You probably understand why I asked this question? Many of the people complaining about the problems of multiculturalism actually have very little experience of those problems first-hand. And then others, who have first-hand negative experience involing an immigrant cannot put that experience into perspective – i.e. they consider the negativity as attaching to the alien culture and not to the person belonging to that alien culture.

    – “I’m not going to get into details, and I’m probably not that qualified to do so. It’s the end results that I’m talking, i.e. some groups are more likely to ‘not adapt’.”

    But I really think you must go into details. If you cannot be specific about those values that create an incompatibility or you cannot be more specific about what it means to ‘adapt’, then how can we have a pragmatic discussion about what solutions there are? I mean, I really get the sense that you have this strong pragmatism for solutions, but I also feel you are too lost in the idea of ‘problems’ without really knowing what those problems are except in a vague sense. And that is one of the problems about people’s attitudes to foreigners which really needs to be challenged, that the default position is always ‘immigration = problems’. That kind of attitude becomes self-affirming. You can see how that is possible no? You associate with problems, so whenever you see one in the news, you think, ah yes, those immigrant problems again, but when something positive happens, it’s just ‘ordinary’ and doesn’t register, as if it doesn’t matter. But it does matter, because in the process of evaluating the benefits or simply success of immigration, it’s important to understand that the everyday stuff that ‘just works’ is exactly what must be put on the other side of the scales when weighing up the effects of immigration.

    – “This is not a question that affects people outside the specific community so I’m not that interested in it. But sure, I’m not fond of such things regardless of the community in question.”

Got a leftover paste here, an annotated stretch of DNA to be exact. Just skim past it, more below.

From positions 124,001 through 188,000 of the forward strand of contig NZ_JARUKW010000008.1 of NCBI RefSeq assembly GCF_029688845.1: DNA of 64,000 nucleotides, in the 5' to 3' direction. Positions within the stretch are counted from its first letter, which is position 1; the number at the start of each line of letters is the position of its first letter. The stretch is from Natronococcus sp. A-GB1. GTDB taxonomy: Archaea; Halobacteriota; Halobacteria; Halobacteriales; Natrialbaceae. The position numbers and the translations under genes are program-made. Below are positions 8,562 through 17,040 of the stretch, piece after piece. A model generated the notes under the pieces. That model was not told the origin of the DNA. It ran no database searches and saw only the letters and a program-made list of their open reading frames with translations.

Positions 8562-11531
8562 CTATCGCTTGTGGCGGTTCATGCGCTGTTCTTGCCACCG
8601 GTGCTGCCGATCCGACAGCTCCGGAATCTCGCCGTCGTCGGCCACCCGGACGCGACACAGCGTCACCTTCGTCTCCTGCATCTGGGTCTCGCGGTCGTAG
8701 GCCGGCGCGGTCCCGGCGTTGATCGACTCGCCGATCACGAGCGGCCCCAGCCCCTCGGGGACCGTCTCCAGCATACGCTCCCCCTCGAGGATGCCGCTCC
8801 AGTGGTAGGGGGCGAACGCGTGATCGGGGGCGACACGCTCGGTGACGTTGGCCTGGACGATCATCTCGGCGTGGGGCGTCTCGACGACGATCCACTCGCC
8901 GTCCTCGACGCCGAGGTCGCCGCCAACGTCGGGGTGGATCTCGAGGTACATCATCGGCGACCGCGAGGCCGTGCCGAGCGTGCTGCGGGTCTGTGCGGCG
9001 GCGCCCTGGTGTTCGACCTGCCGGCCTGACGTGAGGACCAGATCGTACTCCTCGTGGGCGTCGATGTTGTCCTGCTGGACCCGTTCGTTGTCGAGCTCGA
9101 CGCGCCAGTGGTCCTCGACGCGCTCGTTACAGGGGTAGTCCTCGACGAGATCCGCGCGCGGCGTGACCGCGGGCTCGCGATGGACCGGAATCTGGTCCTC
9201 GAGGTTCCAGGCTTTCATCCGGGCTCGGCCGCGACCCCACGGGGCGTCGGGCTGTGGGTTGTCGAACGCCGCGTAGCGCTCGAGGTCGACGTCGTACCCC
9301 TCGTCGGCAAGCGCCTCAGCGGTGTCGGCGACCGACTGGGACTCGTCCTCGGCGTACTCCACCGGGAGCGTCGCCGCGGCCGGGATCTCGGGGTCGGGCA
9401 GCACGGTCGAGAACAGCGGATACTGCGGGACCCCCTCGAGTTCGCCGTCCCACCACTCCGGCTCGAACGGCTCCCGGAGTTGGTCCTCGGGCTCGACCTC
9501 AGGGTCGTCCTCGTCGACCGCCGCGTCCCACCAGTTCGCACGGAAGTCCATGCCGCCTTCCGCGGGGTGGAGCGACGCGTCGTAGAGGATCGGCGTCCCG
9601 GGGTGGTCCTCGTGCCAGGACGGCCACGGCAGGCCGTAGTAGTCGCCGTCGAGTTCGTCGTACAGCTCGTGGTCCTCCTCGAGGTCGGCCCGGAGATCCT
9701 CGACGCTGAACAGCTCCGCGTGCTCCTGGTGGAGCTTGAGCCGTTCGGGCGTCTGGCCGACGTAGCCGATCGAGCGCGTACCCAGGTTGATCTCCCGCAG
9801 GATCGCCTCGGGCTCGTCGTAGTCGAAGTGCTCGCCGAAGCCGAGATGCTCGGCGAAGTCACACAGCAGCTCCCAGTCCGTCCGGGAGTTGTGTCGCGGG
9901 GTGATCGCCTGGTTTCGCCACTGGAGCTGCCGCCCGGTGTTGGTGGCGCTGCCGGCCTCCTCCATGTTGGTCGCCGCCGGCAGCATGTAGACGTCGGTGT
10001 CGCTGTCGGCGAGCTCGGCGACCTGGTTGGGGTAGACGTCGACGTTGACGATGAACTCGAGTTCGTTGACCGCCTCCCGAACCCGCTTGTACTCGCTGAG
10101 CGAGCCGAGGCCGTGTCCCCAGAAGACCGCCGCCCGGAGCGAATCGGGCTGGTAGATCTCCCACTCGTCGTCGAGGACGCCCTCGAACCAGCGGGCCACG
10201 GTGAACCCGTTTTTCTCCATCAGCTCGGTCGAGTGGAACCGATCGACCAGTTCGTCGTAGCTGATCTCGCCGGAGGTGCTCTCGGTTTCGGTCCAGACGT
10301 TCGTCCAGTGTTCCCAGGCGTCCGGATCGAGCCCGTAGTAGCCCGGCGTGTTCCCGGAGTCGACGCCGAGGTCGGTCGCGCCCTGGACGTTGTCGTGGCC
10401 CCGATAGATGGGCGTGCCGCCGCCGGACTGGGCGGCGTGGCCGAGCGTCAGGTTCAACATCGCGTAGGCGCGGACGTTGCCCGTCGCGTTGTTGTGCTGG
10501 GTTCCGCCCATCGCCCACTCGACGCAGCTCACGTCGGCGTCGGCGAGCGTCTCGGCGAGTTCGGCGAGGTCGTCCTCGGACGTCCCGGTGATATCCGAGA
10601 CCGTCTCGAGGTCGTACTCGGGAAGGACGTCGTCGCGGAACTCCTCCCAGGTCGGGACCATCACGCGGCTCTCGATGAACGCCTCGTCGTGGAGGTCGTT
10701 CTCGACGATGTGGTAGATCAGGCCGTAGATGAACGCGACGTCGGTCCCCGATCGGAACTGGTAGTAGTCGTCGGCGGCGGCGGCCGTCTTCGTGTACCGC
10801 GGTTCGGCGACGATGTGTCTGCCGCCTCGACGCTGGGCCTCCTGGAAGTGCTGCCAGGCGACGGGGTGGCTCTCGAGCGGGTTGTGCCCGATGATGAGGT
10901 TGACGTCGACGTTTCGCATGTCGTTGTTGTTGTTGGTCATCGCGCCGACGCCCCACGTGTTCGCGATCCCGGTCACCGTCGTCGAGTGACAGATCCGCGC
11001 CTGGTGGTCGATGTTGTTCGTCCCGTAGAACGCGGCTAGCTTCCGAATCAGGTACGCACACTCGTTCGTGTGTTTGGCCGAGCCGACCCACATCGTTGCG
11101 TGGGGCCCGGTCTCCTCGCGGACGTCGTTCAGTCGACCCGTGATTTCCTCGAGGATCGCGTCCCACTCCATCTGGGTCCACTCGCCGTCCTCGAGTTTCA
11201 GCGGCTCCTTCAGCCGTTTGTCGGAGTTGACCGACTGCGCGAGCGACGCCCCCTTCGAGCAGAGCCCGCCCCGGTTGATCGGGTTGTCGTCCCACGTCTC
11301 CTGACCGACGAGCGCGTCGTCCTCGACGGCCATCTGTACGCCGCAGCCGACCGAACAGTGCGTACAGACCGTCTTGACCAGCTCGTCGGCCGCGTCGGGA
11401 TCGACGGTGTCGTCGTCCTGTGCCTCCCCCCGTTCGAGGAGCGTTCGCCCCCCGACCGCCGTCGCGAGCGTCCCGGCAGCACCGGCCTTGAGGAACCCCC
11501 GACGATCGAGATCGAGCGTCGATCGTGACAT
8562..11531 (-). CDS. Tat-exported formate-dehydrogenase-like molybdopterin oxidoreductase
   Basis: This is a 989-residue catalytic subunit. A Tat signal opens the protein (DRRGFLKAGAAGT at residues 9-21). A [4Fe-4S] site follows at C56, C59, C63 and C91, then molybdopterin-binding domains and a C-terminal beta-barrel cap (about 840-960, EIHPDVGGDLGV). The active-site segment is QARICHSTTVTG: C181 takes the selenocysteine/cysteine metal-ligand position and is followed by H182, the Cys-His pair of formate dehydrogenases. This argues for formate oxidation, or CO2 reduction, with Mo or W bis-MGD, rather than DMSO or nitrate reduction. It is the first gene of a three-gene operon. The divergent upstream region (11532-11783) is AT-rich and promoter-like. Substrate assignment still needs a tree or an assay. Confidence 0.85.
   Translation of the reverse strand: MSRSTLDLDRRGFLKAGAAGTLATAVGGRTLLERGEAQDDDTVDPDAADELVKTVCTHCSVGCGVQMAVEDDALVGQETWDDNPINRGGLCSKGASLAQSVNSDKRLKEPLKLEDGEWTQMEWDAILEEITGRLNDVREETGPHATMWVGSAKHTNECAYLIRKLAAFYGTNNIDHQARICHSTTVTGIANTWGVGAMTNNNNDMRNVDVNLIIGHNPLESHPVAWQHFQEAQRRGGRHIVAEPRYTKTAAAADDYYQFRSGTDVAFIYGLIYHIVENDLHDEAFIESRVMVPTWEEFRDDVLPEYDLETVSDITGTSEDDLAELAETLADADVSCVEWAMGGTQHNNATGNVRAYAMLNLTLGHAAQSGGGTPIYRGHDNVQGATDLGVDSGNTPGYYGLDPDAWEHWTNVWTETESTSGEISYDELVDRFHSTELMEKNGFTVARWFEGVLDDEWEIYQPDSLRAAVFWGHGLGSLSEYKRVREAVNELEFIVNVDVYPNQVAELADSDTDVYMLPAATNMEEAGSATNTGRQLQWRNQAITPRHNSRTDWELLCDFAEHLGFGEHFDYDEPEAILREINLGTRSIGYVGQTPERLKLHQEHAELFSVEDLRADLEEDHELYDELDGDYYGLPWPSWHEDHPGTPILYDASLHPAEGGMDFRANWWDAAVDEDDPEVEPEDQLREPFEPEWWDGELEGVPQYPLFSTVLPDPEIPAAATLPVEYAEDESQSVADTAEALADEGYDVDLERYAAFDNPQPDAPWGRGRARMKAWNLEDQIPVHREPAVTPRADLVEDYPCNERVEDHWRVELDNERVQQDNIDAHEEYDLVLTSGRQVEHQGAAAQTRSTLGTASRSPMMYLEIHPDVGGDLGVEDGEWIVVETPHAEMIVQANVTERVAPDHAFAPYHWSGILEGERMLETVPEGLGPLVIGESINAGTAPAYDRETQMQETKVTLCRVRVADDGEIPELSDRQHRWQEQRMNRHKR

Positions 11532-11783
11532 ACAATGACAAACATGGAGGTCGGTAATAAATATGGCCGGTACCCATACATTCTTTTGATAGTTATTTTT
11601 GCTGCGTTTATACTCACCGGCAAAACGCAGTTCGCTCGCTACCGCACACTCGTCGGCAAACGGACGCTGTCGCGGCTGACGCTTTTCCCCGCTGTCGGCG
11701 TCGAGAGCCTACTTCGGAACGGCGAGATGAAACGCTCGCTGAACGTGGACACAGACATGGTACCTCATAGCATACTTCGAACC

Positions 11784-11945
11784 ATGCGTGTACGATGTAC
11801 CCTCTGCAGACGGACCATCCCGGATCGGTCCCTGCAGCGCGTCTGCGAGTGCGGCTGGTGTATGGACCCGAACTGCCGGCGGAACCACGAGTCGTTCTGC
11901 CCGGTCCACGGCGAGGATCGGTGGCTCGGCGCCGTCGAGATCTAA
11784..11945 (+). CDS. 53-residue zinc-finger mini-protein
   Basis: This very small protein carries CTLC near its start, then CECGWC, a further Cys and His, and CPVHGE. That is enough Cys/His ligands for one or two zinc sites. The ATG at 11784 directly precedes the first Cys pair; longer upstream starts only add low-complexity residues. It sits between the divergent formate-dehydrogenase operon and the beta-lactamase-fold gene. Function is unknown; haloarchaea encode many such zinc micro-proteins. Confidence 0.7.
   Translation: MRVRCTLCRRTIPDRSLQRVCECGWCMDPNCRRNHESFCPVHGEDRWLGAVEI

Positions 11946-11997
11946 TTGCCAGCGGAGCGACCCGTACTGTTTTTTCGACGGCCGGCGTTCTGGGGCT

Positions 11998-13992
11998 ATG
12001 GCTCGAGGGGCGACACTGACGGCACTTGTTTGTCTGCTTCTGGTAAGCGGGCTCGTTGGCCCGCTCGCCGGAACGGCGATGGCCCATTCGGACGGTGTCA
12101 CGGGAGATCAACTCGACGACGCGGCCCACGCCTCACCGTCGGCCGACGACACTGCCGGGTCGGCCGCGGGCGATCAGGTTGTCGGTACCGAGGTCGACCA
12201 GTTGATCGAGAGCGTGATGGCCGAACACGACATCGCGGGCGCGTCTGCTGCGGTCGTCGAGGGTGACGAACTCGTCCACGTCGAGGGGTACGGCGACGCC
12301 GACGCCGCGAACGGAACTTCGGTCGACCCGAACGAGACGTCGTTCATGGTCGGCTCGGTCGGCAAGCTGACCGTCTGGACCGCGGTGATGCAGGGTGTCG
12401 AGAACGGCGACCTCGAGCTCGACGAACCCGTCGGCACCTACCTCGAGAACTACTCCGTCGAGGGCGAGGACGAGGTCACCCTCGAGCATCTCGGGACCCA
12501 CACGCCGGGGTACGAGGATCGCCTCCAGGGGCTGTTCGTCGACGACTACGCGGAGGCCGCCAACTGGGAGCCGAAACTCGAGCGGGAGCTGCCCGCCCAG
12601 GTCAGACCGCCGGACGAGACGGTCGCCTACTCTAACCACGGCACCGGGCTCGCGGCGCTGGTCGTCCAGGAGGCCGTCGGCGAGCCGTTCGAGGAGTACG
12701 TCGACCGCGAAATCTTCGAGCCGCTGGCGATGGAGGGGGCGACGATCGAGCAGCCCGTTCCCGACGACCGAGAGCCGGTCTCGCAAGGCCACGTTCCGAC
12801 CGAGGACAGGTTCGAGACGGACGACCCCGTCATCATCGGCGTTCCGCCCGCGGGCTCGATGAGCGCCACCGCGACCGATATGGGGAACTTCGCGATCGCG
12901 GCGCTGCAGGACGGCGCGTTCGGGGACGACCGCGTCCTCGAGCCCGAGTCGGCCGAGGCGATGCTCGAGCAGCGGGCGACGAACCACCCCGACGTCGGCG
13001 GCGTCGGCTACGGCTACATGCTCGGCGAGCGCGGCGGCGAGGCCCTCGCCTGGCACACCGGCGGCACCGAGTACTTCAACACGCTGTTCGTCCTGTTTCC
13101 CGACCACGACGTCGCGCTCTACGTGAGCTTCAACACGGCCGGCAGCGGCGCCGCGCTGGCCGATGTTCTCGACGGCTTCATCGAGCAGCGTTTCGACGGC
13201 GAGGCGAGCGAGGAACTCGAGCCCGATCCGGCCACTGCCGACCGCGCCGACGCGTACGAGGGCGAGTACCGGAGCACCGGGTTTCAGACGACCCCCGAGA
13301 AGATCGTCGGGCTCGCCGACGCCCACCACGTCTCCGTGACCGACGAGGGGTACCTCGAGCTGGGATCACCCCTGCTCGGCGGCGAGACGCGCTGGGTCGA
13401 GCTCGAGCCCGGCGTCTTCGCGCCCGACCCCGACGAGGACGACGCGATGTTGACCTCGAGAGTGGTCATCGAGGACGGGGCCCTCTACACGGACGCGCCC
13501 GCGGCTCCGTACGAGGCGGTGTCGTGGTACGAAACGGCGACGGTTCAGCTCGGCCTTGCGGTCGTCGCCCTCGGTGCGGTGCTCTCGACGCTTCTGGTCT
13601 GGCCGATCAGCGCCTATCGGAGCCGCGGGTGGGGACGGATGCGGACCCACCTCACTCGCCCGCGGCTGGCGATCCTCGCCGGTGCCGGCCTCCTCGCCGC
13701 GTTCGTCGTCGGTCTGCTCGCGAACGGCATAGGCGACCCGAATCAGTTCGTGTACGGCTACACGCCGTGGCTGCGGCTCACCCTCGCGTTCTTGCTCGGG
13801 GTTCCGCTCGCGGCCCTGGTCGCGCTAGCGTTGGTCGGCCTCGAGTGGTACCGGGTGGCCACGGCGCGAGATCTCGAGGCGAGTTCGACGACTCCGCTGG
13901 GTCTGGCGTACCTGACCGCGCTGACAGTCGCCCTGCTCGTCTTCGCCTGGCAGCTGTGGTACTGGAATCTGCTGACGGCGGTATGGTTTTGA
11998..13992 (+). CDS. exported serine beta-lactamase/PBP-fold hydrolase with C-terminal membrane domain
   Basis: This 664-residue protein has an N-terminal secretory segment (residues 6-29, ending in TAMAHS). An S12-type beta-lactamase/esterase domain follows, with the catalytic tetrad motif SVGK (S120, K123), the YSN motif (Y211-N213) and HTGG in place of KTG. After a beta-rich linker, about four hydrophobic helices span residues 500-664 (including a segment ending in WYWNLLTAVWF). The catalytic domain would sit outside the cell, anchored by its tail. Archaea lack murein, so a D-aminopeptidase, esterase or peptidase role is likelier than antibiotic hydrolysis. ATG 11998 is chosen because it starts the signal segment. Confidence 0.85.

The same can be said for Sharia, which rarely affects those outside the community where it would be practiced. As a matter of fact, it does affect people outside the community, because if you ever happen to fall in love with someone born into a very religious family, you very much will have to deal with it. Or for that matter, having a good school friend or work friend whose family or themselves are deeply involved. I take your point about not being fond of these things. I can see advantages and disadvantages to religious communities, but the basic thing is, tolerance means sometimes accepting things in other people which we ourselves don’t like.

    – “I don’t know about others but I tolerate until ‘it’ (whatever it might be) negatively affects me or other people outside the community in question.”

    Which further emphasises my point. If you base tolerance only on what you happen to ‘like’ or what affects you or your community negatively, then you have sidestepped one of the prerequisites of tolerance. Actually, you create quite a big net for angst against foreigners with that ‘what…affects…other people outside the community in question’.